An average of 80 empty properties a year have been brought back into use by Central Bedfordshire Council during the last decade.
The local authority said in a statement its empty homes team rejuvenated 816 long-term vacant houses between 2011/12 and 2020/21.
One house which had been empty for 30 years was bought by the council as part of its commitment to prevent properties from falling into disrepair.
Independent Biggleswade South councillor Hayley Whitaker raised the issue with Conservative Dunstable Watling councillor Eugene Ghent, during open questions at a full council meeting.
"I'm sure you'll agree the CBC empty homes department do a fantastic job in bringing private properties which remain unoccupied for many years back into use," she explained.
"So can you explain why this council doesn't practise what it preaches? Why don't we bring our own empty homes, such as Top Field Farmhouse on Dunton Lane in Biggleswade, back into use, rather than letting that particular house sit empty for many years?" she asked him.
Councillor Ghent, who's the executive member for housing and assets, replied: "Top Field Farmhouse ... is that on some farmland? I'm not aware of that. I'll have to investigate and come back to you.
"You're quite right to raise it. We've a good record of bringing empty properties back into use. We're the best in the country to be honest.
"We bring more empty homes back than any other local authority in the immediate area and we're very proactive on it."
A CBC spokesman said after the meeting: “Councillor Ghent was sharing his opinion that he feels that this local authority is ‘one of the best’ based on our strong track record of bringing empty homes back into use.
"Between 2011/12 and 2020/21, the empty homes team brought 816 long term empty homes back into use, or about 80 properties a year.”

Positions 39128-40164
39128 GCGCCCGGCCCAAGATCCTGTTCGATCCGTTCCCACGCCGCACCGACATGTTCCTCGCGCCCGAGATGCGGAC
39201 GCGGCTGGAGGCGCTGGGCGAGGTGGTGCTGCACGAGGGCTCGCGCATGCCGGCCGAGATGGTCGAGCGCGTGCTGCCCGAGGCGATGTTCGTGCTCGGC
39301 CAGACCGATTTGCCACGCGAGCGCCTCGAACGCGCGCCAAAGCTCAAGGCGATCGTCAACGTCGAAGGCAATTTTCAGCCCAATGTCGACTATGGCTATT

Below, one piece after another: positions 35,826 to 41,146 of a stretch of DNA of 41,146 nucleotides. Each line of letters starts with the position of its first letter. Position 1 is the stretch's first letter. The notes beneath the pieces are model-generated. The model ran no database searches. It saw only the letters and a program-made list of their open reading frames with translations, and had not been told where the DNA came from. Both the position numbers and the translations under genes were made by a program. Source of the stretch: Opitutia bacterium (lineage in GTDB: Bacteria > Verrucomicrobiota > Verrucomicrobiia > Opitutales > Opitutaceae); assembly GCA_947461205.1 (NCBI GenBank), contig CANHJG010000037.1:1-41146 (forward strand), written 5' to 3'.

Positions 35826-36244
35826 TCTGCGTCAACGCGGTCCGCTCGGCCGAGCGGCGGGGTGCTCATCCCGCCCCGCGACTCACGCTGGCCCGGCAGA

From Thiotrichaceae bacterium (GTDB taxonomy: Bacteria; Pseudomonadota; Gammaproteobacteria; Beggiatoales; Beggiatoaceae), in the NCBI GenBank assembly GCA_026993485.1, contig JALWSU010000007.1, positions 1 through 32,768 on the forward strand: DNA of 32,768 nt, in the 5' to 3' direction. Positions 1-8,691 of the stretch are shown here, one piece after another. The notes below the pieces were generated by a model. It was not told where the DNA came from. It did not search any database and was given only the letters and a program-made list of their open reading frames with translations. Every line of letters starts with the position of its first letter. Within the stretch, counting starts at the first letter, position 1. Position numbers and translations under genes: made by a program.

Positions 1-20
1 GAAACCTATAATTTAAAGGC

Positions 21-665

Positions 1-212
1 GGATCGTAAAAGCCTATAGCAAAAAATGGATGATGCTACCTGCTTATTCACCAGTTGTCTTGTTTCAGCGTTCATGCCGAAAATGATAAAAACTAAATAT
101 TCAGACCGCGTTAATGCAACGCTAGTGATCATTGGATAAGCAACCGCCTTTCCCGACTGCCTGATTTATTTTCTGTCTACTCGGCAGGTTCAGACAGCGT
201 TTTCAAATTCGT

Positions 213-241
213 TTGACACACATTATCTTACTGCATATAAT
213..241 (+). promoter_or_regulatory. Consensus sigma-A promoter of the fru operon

This refers to premises that are unoccupied for more than six months, its social care, health and housing overview and scrutiny committee heard.
The council's head of housing service Nick Costin told CBC's social care, health and housing overview and scrutiny committee last May: "The number of empty homes is increasing. The reasons can be:
> data quality;
> financial uncertainty;
> housebuilding targets;
> government policy and funding;
> being viewed as an asset rather than a home;
> and deaths and probate delays.
"Locally there was a 23 per cent decrease in housing which had been empty for two years or more.
"In 2019/20, 217 were brought back into use and 145 recovered in 2020/21, despite officers being committed to housing rough sleepers during the pandemic.
"That's whether by enforcement, the threat of taking such action, or help and advice for owners not knowing where to go."
Central Bedfordshire Council's lead on empty homes Janice Edmond said at that time: "Most long-term vacant properties are a real blight on the neighbourhood, while some cause damage to neighbouring homes.
"In one case, the council had to carry our repairs to protect a neighbouring house and then make an empty home management order.
The vast majority of cases are resolved through encouragement, help and negotiation.